ProCS15: A DFT-based chemical shift predictor for backbone and C\(\beta\) atoms in proteins

Anders S. Larsen,\(^{a,c}\) Lars A. Bratholm,\(^{c}\) Anders S. Christensen,\(^b\) Maher Channir, and Jan H. Jensen*

Department of Chemistry, University of Copenhagen, Universitetsparken 5, 2100 Copenhagen, Denmark

\(^a\)Current address: Pharmaceutical Technology and Engineering, University of Copenhagen, Universitetsparken 2, 2100 Copenhagen, Denmark

\(^b\)Current address: Department of Chemistry, University of Wisconsin, 1101 University Avenue, Madison, WI 53706, USA

\(^c\)The authors contributed equally to this work




We present ProCS15: A program that computes the isotropic chemical shielding values of backbone and C\(\beta\) atoms given a protein structure in less than a second. ProCS15 is based on around 2.35 million OPBE/6-31G(d,p)//PM6 calculations on tripeptides and small structural models of hydrogen-bonding. The ProCS15-predicted chemical shielding values are compared to experimentally measured chemical shifts for Ubiquitin and the third IgG-binding domain of Protein G through linear regression and yield RMSD values below 2.2, 0.7, and 4.8 ppm for carbon, hydrogen, and nitrogen atoms respectively. These RMSD values are very similar to corresponding RMSD values computed using OPBE/6-31G(d,p) for the entire structure for each protein. The maximum RMSD values can be reduced by using NMR-derived structural ensembles of Ubiquitin. For example, for the largest ensemble the largest RMSD values are 1.7, 0.5, and 3.5 ppm for carbon, hydrogen, and nitrogen. The corresponding RMSD values predicted by several empirical chemical shift predictors range between 0.7 - 1.1, 0.2 - 0.4, and 1.8 - 2.8 ppm for carbon, hydrogen, and nitrogen atoms, respectively.


Chemical shifts hold valuable structural information that is being used more and more in the determination and refinement of protein structures and dynamics (Mulder 2010, Raman 2010, Lange 2012, Bratholm 2015, Robustelli 2010) with the aid of empirical shift predictors such as CamShift (Kohlhoff 2009), Sparta+ (Shen 2010), ShiftX2 (Han 2011), PPM_One (Li 2015) and shAIC (Nielsen 2012). These methods are typically based on approximate physical models with adjustable parameters that are optimized by minimizing the discrepancy between experimental and predicted chemical shifts computed using protein structures derived from x-ray crystallography. The agreement with experiment is quite remarkable with RMSD values around 1, 0.3, and 2 ppm for carbon, hydrogen, and nitrogen atoms. Chemical shift predictions based on quantum mechanical (QM) calculations (mostly density functional theory, DFT) are becoming increasingly feasible for small proteins (Zhu 2012, Zhu 2013, Exner 2012, Sumowski 2014, Swails 2015) and Vila, Scheraga and co-workers have gone on to develop a DFT-based chemical shift predictor for C\(\alpha\) and C\(\beta\) atoms called CheShift-2 (Martin 2013). Generally, these QM-based methods yield chemical shifts that deviate significantly more from experiment than the empirical methods, with RMSD values that generally are at least twice as large. However, many of these studies have also shown that the empirical methods are less sensitive to the details of the protein geometry and that QM-based chemical shift predictors may be more suitable for protein refinement (Parker 2006, Sumowski 2014, Vila 2009, Christensen 2013).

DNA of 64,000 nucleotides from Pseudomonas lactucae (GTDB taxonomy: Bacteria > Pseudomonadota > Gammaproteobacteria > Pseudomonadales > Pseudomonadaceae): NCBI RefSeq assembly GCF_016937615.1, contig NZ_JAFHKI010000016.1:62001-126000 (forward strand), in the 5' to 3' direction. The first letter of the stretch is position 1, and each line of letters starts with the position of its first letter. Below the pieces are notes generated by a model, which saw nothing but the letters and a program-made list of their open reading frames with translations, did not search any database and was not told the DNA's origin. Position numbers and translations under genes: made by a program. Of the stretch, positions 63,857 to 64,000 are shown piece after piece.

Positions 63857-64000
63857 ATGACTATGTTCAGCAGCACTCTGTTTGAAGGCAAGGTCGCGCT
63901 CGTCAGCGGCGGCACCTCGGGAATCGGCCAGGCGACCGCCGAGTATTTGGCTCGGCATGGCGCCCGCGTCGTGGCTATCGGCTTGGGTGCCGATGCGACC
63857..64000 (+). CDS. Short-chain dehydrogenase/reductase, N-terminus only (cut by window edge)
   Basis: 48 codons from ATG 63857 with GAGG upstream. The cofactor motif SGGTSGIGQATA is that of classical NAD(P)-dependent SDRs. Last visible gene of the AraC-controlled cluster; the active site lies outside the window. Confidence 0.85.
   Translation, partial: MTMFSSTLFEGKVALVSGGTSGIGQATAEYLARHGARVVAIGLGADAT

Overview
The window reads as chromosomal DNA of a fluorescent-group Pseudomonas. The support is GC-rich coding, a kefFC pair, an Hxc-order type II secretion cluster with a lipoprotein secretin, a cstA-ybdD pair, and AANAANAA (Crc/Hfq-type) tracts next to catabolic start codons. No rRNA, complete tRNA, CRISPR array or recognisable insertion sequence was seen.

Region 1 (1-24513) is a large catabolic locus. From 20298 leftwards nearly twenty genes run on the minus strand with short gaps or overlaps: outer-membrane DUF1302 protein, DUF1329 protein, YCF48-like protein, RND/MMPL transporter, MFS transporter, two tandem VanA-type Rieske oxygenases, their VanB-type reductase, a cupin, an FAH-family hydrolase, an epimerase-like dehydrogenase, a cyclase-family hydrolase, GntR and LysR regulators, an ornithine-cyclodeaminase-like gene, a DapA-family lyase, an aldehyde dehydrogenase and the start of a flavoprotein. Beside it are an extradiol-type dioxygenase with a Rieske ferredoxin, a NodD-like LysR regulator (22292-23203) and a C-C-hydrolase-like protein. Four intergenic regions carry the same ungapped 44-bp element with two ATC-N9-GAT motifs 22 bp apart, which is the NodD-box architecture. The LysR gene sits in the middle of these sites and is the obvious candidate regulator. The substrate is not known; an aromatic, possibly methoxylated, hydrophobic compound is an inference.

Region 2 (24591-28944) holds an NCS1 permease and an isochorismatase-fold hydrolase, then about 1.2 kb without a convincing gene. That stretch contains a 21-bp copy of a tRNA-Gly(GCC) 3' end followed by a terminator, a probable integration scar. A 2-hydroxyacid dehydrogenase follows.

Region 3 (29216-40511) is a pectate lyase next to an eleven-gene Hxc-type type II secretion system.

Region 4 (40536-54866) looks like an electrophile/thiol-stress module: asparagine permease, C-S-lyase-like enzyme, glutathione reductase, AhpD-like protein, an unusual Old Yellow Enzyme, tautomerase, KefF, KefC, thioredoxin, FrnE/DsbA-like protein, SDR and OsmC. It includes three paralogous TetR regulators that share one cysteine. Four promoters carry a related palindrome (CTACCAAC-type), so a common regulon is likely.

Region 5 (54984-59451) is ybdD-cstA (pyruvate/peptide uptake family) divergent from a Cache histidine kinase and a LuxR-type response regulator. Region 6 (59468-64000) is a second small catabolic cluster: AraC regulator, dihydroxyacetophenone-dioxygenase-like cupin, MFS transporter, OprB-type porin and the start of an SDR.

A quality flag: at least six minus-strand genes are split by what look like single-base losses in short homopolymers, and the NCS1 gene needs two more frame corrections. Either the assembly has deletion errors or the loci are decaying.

Some of us recently showed (Christensen 2013) that protein refinement using a DFT-based backbone amide proton chemical shift predictor (ProCS) yielded more accurate hydrogen-bond geometries and \(^\text{3h}\)J\(_\text{NC'}\) coupling constants involving backbone amide groups than corresponding refinement with CamShift. Furthermore, the ProCS predictions based on the structurally refined ensemble yielded amide proton chemical shift predictions that were at least as accurate as CamShift. This suggests that the larger RMSD observed for QM-based chemical shift predictions may, at least in part, be due to relatively small errors in the protein structures used for the predictions, and not a deficiency in the underlying method. However, in order to test whether this is true in general we need to include the effect of more than one type of chemical shift in the structural refinement. In this study we extend ProCS to the prediction of chemical shifts of backbone and C\(\beta\) atoms in a new method we call ProCS15. We describe the underlying theory, which is significantly different from the previous, amide proton-only, version of ProCS (hence the new name) and test the accuracy relative to full DFT calculations as well as experiment for Ubiquitin and the third IgG-binding domain of Protein G (GB3). We also compare the accuracy to CheShift-2 and other commonly used empirical chemical shift predictors using both single structures and NMR-derived ensembles for Ubiquitin.


ProCS15 computes the chemical shift of an atom in residue \(i\) by \[\label{eqn:scaling} \delta^i = b-a\sigma^i\] where \(a\) and \(b\) are empirically determined parameters as discussed further below and